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Busy garden event weekend across the region

Expect plant lovers to turn out for the UC Davis Arboretum Nursery spring clearance sale. (Photo: Kathy Morrison)

Master gardeners' Open Garden, a big Arboretum plant sale and a Placer County tour add to crowded calendar

If you haven't made plans yet for this weekend, garden fans, we have even more possibilities for you. Debbie's already written about
Bloomtastic in Newcastle and the David Lubin garden tour in East Sacramento, not to mention the Chrysanthemum Society's rooted-cuttings sale .

Yes, there's more, because it's May and the weather is perfect and we are all so happy to be outside.

In Fair Oaks on Saturday, from 9 a.m. to noon, the Sacramento County UCCE master gardeners will fully staff their Horticulture Center for the May Open Garden event. This free, informal event is a great opportunity to ask the experts questions on just about any gardening topic, and to see firsthand how the several garden sites in the Horticulture Center are progressing as spring edges toward summer.

At 10 a.m. a straw-bale gardening demonstration will be held in the vegetable garden. Last year, master gardener Gail Pothour and her crew planted sweet potatoes in the bales and grew a bumper crop. It will be fun to see what the bales will produce this year.

Also, a mini talk at 10:30 a.m. in the Water Efficient Landscape (WEL) Garden will cover container gardening, important especially for gardeners with limited space.

In February, the Horticulture Center's All-America Selections display garden
was all about greens. The spring vegetable garden should be well under way;
check it out at the Open Garden this weekend. (Photo: Kathy Morrison)
Otherwise, there will be ongoing demos and activities including fruit tree planting ideas, in the orchard;  spring planting and grooming beds for summer growth, in the herb garden; irrigation, in the WEL Garden;  tips on keeping birds off berries, in the berry area; planning for warm-season crops, in the vegetable garden; canopy management, in the vineyard, and information on compost bins, in the compost area.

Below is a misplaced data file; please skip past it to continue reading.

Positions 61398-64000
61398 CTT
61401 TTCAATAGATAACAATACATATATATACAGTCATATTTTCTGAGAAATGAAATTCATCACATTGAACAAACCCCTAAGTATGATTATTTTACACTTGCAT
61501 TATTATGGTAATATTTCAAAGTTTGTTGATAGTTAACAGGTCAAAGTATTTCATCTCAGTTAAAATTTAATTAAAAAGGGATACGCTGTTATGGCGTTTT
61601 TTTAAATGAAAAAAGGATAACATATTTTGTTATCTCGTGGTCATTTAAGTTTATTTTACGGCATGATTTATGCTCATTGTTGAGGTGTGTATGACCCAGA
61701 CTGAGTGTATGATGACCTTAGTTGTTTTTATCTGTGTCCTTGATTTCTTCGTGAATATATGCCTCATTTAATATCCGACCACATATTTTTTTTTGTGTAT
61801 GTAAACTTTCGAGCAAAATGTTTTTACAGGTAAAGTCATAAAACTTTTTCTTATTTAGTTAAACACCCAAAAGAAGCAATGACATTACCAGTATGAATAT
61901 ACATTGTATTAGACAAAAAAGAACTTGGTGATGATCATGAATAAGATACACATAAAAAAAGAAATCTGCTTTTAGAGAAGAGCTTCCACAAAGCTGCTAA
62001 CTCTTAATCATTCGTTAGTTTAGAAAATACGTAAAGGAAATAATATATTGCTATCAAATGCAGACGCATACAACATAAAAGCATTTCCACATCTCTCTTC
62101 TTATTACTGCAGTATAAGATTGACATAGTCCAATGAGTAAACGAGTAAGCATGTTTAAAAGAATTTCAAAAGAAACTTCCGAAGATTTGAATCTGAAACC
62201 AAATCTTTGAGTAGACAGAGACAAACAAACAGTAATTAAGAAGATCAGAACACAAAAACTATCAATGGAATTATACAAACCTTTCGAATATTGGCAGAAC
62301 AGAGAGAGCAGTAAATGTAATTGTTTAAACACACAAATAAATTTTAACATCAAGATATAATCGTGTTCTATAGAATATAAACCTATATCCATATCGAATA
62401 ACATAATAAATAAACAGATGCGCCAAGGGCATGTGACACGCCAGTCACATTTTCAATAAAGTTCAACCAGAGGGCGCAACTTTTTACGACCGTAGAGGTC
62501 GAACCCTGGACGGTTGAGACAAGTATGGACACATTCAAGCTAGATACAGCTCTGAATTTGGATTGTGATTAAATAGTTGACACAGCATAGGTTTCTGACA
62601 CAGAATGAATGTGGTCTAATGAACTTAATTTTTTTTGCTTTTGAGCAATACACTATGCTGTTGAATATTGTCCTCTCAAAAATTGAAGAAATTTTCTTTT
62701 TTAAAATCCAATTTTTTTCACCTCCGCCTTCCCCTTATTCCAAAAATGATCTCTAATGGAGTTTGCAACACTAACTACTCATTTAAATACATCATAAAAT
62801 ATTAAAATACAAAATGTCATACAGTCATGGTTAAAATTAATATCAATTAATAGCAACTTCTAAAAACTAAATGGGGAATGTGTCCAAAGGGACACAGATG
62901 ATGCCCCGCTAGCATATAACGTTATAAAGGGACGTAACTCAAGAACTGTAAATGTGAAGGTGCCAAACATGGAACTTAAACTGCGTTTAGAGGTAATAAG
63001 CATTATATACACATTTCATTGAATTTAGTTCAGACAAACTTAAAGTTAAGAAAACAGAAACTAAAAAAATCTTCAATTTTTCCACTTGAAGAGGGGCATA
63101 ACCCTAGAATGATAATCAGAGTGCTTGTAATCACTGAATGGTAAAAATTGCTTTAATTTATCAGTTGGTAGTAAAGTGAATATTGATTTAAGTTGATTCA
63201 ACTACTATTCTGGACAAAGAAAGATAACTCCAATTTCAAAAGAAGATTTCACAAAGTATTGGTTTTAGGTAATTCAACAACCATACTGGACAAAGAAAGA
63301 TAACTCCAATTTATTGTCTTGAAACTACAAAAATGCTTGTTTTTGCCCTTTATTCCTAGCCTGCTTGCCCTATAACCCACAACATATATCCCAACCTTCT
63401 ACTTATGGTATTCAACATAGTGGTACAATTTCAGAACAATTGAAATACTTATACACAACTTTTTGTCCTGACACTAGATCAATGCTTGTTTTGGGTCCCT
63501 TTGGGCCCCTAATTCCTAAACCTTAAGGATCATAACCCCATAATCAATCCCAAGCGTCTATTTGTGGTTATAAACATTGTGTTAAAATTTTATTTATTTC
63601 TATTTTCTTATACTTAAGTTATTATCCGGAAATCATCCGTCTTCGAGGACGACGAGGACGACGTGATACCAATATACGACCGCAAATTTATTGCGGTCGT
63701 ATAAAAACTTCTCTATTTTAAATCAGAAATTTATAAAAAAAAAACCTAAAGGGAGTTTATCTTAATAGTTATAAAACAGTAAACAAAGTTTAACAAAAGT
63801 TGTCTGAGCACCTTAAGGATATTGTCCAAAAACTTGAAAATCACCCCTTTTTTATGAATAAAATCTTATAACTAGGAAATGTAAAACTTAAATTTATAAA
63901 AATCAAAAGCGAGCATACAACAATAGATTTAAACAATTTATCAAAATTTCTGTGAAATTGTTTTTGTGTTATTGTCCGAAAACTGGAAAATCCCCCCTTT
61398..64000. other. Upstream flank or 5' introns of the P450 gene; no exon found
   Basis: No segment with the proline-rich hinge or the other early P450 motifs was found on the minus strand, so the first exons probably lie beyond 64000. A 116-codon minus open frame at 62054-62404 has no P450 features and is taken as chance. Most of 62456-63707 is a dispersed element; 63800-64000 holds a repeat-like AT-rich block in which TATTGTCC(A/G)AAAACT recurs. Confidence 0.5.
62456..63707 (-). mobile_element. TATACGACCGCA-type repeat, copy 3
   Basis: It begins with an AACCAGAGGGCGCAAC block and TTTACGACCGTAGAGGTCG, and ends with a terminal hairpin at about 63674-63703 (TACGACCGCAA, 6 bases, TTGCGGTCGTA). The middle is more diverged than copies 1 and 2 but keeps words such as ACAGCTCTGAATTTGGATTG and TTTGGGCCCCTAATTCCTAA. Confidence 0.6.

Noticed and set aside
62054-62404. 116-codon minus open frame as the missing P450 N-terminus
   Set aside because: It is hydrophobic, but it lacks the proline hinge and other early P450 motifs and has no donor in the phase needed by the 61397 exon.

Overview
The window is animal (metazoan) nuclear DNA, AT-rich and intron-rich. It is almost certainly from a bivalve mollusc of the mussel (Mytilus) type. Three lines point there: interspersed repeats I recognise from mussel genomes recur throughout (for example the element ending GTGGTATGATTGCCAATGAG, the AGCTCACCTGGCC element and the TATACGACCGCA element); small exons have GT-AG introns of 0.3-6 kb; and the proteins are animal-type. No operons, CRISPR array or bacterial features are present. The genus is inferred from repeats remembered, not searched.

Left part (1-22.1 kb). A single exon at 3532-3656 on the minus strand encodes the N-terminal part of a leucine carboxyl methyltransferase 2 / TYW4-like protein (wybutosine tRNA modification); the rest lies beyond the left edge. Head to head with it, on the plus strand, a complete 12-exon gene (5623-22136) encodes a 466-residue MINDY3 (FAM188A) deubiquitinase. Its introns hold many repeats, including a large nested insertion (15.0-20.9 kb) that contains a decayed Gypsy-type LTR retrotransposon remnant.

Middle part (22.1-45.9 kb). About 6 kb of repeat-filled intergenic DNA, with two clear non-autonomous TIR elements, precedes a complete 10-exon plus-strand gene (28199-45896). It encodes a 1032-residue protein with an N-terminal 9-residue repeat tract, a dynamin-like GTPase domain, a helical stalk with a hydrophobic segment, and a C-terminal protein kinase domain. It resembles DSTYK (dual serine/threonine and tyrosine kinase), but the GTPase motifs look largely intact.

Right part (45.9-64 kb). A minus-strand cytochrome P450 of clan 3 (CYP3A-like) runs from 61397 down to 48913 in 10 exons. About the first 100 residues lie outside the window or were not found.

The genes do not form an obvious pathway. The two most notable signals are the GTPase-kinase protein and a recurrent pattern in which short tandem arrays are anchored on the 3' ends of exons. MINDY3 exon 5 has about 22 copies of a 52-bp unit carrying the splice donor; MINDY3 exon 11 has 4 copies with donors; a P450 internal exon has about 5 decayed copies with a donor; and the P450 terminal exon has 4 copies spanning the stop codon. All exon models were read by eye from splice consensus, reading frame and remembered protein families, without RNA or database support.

The Horticulture Center is at 11549 Fair Oaks Blvd., Fair Oaks, just south of the Fair Oaks Library.

Across the causeway, the big spring plant clearance sale gets under way at 9 a.m. Saturday at the UC Davis Arboretum Teaching Nursery. The one-acre nursery will cut prices 25 percent for Arboretum members and 15 percent for the public. If you've been looking for California native plants, perennials, shrubs or even trees to fill out your landscape, this is the place.

The nursery sales also are staffed with master gardeners, who can answer questions and make recommendations. Children's activities and music are part of the event, too, making it an excellent family outing for plant lovers. The sale runs until 1 p.m. A link on their website leads to the complete list of plants on sale.

Another family event, a Mother's Day garden tour, takes place 10 a.m. to 4 p.m. Sunday in Granite Bay, Loomis and Rocklin. This is an annual event presented by the Placer County master gardeners, and, like the East Sacramento tour, it offers a rare peek at impressive private gardens.

Tickets are $20 per person; children under 12 admitted free. Tickets are available in advance at Eisley Nursery in Auburn, and the Rocklin and Roseville locations of Green Acres Nursery and Supply. Information:


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Dig In: Garden Checklist

For week of March 19:

Spring will start a bit soggy, but there’s still plenty to do between showers:

* Fertilize roses, annual flowers and berries as spring growth begins to appear.

* Watch out for aphids. Wash off plants with strong blast from the hose.

* Pull weeds now! Don’t let them get started. Take a hoe and whack them as soon as they sprout.

* Prepare summer vegetable beds. Spade in compost and other amendments.

* Prune and fertilize spring-flowering shrubs after bloom.

* Feed camellias at the end of their bloom cycle. Pick up browned and fallen flowers to fight blossom blight.

* Feed citrus trees as they start to blossom.

* Cut back and fertilize perennial herbs to encourage new growth.

* Seed and renovate the lawn (if you still have one). Feed cool-season grasses such as bent, blue, rye and fescue with a slow-release fertilizer. Check the irrigation system and perform maintenance. Make sure sprinkler heads are turned toward the lawn, not the sidewalk.

* In the vegetable garden, transplant lettuce and kale.

* Seed chard and beets directly into the ground.

* Plant summer bulbs, including gladiolus, tuberous begonias and callas. Also plant dahlia tubers.

* Shop for perennials. Many varieties are available in local nurseries and at plant events. They can be transplanted now while the weather remains relatively cool.

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